Uganda

Solid growth despite a loss of momentum

Country Rating C3

Strengths

  • The political system is relatively stable, compared to a chequered history, and transition to a multi-party democracy is being instituted.
  • Good record of GDP growth in recent years, albeit from a low base.
  • Reasonable relations with the IFIs and donor community, despite periodic concerns relating to achievement of some economic targets and perceptions of corruption.
  • Government has strong record of MDGs implementation.
  • Oil and gas potential.

Weaknesses

  • Trade and communication links are vital because the country is landlocked. Disruption to these can have detrimental effects on business and the overall economy.
  • There are perceptions that President Museveni is becoming increasingly autocratic.
  • Instability in South Sudan and eastern Congo can spill over to Uganda.
  • Dependence on the primary sector exposes economic development to the vagaries of climatic changes, including periodic drought, and to internationally-determined commodity prices.
  • Fiscal and current account deficits.

 

 




Economic Overview


Loss of momentum

The country saw a +7.6% average growth rate over the 2000-2010 period. Yet it experienced a loss of momentum seeing this average drop to +4.2% between 2011 and 2016. This moderation (especially in 2016) is attributable to unfavourable climatic developments (drought) but also to a credit contraction, as a consequence of rising non-performing loans on domestic banks’ balance sheets. Following the +2.3% growth in 2016, EH expects Uganda’s economic activity to expand at a faster pace of +4% and +4.5% respectively in 2017 and 2018, supported by investments in infrastructure and the oil sector.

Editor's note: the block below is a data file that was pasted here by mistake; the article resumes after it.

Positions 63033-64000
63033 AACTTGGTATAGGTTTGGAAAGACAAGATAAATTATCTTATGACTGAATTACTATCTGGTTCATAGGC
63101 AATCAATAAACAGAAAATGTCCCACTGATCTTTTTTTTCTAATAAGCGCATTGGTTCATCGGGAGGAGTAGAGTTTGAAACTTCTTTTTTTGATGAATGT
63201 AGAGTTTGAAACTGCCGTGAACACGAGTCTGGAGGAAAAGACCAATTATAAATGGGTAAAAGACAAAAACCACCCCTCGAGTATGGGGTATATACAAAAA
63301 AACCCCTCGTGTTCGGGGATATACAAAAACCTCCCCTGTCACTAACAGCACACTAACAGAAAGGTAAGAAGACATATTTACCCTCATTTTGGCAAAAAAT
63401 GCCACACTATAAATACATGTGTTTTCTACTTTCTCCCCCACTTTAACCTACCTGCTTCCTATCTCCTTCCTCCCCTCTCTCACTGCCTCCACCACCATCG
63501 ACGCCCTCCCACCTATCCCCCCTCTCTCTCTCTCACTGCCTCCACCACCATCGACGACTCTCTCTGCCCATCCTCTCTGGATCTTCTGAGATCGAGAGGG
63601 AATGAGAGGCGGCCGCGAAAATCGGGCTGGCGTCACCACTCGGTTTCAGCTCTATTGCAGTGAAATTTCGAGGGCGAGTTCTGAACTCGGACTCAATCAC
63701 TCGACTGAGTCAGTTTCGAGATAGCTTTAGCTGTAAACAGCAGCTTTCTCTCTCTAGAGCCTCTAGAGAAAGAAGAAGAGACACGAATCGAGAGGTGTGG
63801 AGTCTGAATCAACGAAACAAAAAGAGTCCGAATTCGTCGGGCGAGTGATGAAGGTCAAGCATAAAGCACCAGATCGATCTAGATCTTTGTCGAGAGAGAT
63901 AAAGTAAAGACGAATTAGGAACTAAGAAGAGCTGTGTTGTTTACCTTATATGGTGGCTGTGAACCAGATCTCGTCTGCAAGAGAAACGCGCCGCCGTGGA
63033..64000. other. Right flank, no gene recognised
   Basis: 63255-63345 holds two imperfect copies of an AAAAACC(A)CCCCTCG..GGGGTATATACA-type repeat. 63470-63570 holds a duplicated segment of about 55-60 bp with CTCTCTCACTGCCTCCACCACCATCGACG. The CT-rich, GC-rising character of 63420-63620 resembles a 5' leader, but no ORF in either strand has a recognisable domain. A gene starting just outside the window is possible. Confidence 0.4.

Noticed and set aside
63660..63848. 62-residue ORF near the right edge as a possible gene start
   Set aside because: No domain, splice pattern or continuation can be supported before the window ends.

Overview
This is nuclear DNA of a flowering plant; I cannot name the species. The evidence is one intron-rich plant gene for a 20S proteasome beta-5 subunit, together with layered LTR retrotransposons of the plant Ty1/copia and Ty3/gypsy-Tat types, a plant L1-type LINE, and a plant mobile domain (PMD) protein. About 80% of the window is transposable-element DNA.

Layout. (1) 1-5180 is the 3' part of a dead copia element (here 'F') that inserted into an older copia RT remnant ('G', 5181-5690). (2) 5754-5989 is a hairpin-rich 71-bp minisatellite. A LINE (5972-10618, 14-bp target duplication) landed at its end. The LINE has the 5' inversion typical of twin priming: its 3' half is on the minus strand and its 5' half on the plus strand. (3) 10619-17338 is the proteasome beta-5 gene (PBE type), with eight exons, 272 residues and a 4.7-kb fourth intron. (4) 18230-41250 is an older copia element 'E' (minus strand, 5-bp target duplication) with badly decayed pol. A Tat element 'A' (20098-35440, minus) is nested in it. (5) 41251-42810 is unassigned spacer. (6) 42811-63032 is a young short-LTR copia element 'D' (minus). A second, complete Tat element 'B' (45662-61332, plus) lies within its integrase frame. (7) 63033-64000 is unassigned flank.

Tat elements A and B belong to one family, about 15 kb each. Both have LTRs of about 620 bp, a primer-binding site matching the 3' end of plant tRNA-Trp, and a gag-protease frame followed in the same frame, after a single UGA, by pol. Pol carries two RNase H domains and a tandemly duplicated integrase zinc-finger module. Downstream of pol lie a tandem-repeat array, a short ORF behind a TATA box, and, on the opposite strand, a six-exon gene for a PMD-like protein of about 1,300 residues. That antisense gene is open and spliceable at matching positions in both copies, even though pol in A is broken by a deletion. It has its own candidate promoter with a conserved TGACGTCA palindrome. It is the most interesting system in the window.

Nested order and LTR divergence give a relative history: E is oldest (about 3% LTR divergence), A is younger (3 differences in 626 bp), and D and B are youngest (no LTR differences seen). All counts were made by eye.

Inflation was quite stable in 2016 at around 5.5%, despite the rise in food prices, caused by the drought. The latter triggered massive migratory movements from South Sudan to Uganda which is now home to more than a million refugees. The inflation targeting framework put in place since 2011 by the national central bank should allow for a better control of inflationary pressures in case of a currency depreciation or more hikes in food prices.


Imbalances: unavoidable?

From a public finance standing point, the global picture tends to improve, as Uganda implemented a relatively efficient tax system allowing for revenue increase.

As a result, the country’s fiscal deficit narrowed from -4.5 to -3.9 % of GDP. It is estimated to further decrease in 2017 to -3.5%. However, rising public debt service could further increase the deficit to -5% of GDP in 2018.

Uganda’s current account deficit is set to widen to -6.5% of GDP in 2017 and -7% in 2018 due to large capital imports for investment and increasing oil prices.

External debt is following an increasing trend. It increased from 41.3% of GDP in 2015 to 45% of GDP in 2016 and it is expected to reach 50% of GDP in 2018. Part of this pattern is explained by the depreciation of the Ugandan shilling. One of the challenges ahead will be to ensure exchange rate stability. Above all, the country’s capital expenditures rely on external financing. As long as the financed projects are efficient and lead to growth gains, debt should remain sustainable.


Business environment to be improved

Despite some reforms, Uganda suffers from a poor business environment. In the World Bank’s Doing Business 2018 survey Uganda ranks 122 out of 190 countries, down seven spots compared to 2017. Reforms are thus necessary to increase the country’s attractiveness over the long-run.

 

Last review: 2017-12-13